MADISON, Wis. — Samsung Electronics pulled off two big patent-licensing agreements over the last 48 hours: one with Google on a broad agreement to cross-license each other's patents; another with Ericsson, putting an end to the ongoing battle with the Swedish telecom giant. Samsung, which had been accused of infringing Ericsson's broad range of patents including LTE, has now agreed to pay Ericsson $650 million in compensation and royalty payments thereafter.
While the two separate licensing deals are very different, these Samsung moves signal the company's eagerness to get back into the business of innovation, rather than getting stuck in the downward spiral of competition-by-lawsuit.
Is the mobile industry suddenly seeing the wisdom of "patent peace"?
It's likely. Or, more to the point, the mobile industry is maturing to the point where more cross-licensing agreements seem almost inevitable among key players in the smartphone market.
Ron Epstein, principal at Epicenter IP Group, calls this "a fair assessment." Epstein, who formerly served as director of licensing at Intel Corp. and saw how the PC industry's patent battle played out, told EE Times in a phone interview, "The platform battle [in smartphones], initiated by patent wars, is coming to an end."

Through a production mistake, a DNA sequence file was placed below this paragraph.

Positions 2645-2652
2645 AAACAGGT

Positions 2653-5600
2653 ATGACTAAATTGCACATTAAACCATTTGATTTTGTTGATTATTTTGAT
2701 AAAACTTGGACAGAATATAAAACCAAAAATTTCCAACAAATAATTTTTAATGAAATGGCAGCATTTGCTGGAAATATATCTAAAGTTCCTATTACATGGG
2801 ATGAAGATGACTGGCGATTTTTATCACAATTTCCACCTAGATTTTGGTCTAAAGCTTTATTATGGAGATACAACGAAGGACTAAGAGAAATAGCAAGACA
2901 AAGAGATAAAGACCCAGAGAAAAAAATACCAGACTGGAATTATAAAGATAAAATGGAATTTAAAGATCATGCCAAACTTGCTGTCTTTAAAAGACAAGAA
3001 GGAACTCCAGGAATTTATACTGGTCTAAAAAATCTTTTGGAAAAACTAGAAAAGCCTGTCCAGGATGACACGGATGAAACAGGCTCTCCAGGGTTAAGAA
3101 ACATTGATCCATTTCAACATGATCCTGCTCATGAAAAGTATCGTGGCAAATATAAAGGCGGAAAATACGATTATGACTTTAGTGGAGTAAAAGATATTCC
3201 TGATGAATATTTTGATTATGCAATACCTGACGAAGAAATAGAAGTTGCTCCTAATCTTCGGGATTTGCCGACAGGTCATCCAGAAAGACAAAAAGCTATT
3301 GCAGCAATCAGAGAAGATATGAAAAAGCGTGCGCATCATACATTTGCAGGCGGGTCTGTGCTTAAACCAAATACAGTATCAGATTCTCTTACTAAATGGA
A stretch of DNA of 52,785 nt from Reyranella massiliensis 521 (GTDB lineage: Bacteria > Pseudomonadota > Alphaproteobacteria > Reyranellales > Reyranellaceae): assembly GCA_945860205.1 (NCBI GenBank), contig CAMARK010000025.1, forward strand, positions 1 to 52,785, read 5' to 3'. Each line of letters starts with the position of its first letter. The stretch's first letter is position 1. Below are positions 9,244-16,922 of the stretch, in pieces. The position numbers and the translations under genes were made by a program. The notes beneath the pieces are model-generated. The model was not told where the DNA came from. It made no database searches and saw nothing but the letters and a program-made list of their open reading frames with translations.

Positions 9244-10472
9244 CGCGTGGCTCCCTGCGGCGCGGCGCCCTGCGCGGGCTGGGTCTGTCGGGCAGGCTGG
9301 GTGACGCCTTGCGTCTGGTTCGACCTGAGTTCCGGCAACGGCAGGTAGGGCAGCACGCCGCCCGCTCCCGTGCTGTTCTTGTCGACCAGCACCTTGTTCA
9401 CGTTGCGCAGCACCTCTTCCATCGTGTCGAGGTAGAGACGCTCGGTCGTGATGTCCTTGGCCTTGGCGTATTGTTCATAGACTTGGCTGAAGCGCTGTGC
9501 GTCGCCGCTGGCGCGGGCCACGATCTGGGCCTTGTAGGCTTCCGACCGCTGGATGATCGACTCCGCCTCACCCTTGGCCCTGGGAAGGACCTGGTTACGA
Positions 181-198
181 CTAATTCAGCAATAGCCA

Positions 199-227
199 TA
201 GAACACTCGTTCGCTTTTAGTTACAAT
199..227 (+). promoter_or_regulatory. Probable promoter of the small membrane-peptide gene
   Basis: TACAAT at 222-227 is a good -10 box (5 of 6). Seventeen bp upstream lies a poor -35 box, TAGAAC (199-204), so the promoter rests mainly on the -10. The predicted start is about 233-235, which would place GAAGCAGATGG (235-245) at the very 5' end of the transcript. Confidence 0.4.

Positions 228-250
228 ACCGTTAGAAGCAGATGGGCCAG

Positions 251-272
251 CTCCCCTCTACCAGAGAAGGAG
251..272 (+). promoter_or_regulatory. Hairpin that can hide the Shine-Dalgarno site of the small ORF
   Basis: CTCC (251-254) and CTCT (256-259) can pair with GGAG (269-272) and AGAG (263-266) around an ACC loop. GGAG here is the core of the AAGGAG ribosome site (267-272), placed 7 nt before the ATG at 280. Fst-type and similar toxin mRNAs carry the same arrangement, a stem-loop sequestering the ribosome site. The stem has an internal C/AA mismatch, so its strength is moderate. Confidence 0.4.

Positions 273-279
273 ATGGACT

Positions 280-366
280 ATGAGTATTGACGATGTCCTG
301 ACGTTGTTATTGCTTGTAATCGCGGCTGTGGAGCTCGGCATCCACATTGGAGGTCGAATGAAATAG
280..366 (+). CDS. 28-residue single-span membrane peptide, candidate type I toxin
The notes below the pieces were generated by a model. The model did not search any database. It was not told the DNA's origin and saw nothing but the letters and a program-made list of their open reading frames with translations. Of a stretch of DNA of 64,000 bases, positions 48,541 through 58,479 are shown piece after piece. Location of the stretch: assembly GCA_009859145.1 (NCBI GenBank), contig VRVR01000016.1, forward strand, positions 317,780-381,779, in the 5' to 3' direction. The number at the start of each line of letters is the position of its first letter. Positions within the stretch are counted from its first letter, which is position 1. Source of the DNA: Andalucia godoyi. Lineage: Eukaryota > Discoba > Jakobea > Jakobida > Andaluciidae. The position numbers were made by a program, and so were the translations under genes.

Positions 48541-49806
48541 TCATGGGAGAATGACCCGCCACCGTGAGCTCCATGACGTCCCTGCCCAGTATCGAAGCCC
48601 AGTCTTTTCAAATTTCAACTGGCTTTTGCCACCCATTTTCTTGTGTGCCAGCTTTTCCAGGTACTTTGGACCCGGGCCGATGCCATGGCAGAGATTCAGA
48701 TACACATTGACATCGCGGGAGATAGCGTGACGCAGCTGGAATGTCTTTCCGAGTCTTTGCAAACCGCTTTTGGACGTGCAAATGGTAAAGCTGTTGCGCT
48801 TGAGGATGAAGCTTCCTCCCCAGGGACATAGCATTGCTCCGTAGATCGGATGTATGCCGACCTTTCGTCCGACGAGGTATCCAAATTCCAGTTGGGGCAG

Should other Android OEMs worry?
However, the Google-Samsung cross-licensing deal, struck Sunday, appears to raise more questions than answers. It is said to cover existing patents as well as some that would be filed during the next 10 years. Neither company disclosed which patents/technologies are covered. Nor did they disclose the amount of money that exchanged hands.
Not knowing which patents will be covered by this exclusive cross-licensing agreement between Google and Samsung could concern other Android OEMs, says Francis Sideco, senior director of consumer electronics and communications technologies at IHS. Depending on the content of the deal, "this could be a non-event or a big event for OEMs," says Sideco. System OEMs should want to know, he told us, how available those new innovations -- coming out of the cross-licensing agreement between the two giants -- will become to other Android OEMs.
Epstein is less worried. "Look, 99.9 percent of innovations are based on transfers [of expertise and knowledge] between companies and plagiarism." In other words, Epstein holds a long view that the innovations that emerge in the future from the Google/Samsung cross-licensing agreement will eventually trickle down to other OEMs.
Further, noting that 99.9 percent of smartphones, either by Apple, Samsung, or Microsoft, are using "the same features," Epstein calls the ongoing Apple-Samsung patent suits "laughable." The principle that the Google/Samsung agreement represents is, "You borrow from me and I borrow from you."
In essence, Epstein describes the Google/Samsung deal as "more like a NAFTA treaty than an armistice agreement." Given the reality that Google and Samsung do an awful lot of business together, "the two companies decided to trade patents and cooperate with each other," Epstein concludes.